Social media and patient confidentiality

Social media as we know it today was born in 2004 with the launch of Facebook, closely followed by Twitter in 2006.  Since the late 2000s we have seen substantial growth in the utilisation of platforms such as Facebook, Twitter, YouTube, and Instagram for marketing purposes.

As EMS practitioners and business owners, we need to be increasingly aware of our ethical obligations to our patients, their expectation of privacy, and how to manage such obligations and expectations within an effective social media marketing campaign.

The HPCSA’s Booklet 1, ‘General Ethical Guidelines for the Health Care Professions’, explains Patient Confidentiality on page 7 of the booklet. Specifically, the booklet highlights that health care practitioners should not disclose any personal or confidential information that they acquire in the course of their professional duties.

We know that social media followers love photographs, but social media managers and users need to be very careful about the type of photographs that they post, and whether these photographs breach the privacy of patients.  Photographs that identify a patient’s face, vehicle registration number, home and work addresses, or custom vehicle branding, can all be considered to be breaches of patient confidentiality.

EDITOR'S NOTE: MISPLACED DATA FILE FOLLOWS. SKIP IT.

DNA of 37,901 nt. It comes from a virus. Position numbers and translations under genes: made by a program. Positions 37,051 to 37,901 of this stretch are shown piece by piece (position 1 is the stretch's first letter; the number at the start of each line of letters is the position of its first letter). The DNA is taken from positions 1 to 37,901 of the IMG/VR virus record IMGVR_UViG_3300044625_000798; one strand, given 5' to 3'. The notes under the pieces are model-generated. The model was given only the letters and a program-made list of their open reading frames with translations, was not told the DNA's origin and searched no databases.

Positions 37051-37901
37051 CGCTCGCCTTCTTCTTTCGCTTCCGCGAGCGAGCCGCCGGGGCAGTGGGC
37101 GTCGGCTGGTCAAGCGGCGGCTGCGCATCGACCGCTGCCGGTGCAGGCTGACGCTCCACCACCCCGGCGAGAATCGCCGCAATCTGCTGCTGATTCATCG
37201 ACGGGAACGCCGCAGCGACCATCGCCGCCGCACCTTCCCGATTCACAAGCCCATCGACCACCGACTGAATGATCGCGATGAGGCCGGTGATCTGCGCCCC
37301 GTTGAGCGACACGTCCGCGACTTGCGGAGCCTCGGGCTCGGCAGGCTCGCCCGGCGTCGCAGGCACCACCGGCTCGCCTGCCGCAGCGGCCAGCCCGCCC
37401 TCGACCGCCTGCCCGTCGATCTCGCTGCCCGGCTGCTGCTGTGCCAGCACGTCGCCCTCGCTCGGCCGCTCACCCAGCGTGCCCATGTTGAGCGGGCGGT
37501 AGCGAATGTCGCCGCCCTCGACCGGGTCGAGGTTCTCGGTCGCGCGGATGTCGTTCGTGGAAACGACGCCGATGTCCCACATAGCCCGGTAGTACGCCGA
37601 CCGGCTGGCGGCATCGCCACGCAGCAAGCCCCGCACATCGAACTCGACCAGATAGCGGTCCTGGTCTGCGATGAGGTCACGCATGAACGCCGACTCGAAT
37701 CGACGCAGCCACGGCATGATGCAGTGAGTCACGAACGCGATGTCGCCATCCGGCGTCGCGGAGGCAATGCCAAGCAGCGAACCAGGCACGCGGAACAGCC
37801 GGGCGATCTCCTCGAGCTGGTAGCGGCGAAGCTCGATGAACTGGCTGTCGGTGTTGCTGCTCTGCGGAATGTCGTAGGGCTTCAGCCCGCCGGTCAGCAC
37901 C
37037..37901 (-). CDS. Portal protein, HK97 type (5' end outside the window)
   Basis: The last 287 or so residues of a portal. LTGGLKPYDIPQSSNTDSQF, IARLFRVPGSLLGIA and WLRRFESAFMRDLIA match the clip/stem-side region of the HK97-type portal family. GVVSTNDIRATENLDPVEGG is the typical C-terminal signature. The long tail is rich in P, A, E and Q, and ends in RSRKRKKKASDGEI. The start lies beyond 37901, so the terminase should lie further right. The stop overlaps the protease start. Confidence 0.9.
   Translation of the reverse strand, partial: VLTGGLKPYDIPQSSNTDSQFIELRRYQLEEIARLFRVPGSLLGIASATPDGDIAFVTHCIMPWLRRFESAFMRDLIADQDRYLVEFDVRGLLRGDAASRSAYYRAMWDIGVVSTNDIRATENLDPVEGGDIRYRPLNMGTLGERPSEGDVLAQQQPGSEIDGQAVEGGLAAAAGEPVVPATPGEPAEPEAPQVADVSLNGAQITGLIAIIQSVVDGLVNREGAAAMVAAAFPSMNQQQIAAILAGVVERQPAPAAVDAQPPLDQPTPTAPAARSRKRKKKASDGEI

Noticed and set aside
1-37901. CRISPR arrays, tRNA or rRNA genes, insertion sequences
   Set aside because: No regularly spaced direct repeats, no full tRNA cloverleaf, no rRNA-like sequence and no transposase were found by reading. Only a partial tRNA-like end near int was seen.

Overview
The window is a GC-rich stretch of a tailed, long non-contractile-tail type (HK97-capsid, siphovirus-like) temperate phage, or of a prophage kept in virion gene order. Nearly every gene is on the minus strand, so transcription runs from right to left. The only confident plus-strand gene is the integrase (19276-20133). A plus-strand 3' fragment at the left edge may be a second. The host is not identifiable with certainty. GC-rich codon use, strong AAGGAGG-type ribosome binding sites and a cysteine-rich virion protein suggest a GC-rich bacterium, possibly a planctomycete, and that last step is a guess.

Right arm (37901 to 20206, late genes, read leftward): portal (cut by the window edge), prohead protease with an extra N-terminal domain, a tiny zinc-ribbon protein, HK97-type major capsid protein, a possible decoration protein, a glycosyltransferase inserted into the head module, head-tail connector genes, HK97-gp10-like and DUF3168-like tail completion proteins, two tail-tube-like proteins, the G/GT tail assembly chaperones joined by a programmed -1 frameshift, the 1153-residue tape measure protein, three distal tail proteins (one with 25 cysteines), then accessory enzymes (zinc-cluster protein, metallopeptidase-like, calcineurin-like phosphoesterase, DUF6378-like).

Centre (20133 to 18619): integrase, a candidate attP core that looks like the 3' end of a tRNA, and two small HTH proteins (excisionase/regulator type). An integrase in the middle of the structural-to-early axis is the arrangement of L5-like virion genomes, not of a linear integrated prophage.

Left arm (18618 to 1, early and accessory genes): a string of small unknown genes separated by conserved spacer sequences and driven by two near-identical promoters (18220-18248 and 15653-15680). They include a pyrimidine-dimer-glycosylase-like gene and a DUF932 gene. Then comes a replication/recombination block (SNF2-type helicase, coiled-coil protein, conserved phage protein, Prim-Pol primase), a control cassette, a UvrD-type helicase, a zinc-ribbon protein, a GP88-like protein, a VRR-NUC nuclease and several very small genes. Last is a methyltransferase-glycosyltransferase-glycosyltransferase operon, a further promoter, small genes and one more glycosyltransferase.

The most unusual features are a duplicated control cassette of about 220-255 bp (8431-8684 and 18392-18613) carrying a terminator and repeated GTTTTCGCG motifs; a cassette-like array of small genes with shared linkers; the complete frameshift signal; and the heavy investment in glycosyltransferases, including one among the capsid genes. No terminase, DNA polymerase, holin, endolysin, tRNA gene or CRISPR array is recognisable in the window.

How can you use social media to promote your company without breaching patient confidentiality?

For a start, only post photographs of motor vehicle accidents where people have not been injured.

Instead of negative or compromising content, try focus on posting content that highlights other areas of the business that do not violate patient confidentiality, such as:

  1. Promotional visits to schools.
  2. Mock disaster training exercises.
  3. Public EMS demonstrations.
  4. Internal training exercises.
  5. Photographs of ambulances, response vehicles, and crews with visually appealing   background scenery.
  6. First aid training.
  7. Provision of medical services at events.
  8. Daily shift changes.
  9. Cleaning, disinfection, and maintenance of vehicles and equipment.

When we consider some of the suggestions above, it becomes clear that there are a number of ethical alternative options to only posting about motor vehicle accidents when it comes to intelligent social media management strategies.

An acceptable social media strategy should always consider the practitioner’s obligation to protect the privacy of his or her patients. It is indeed possible to be very creative with social media marketing in order to generate and retain public interest, while still being impeccably ethical and respectful in handling patients and their loved ones.

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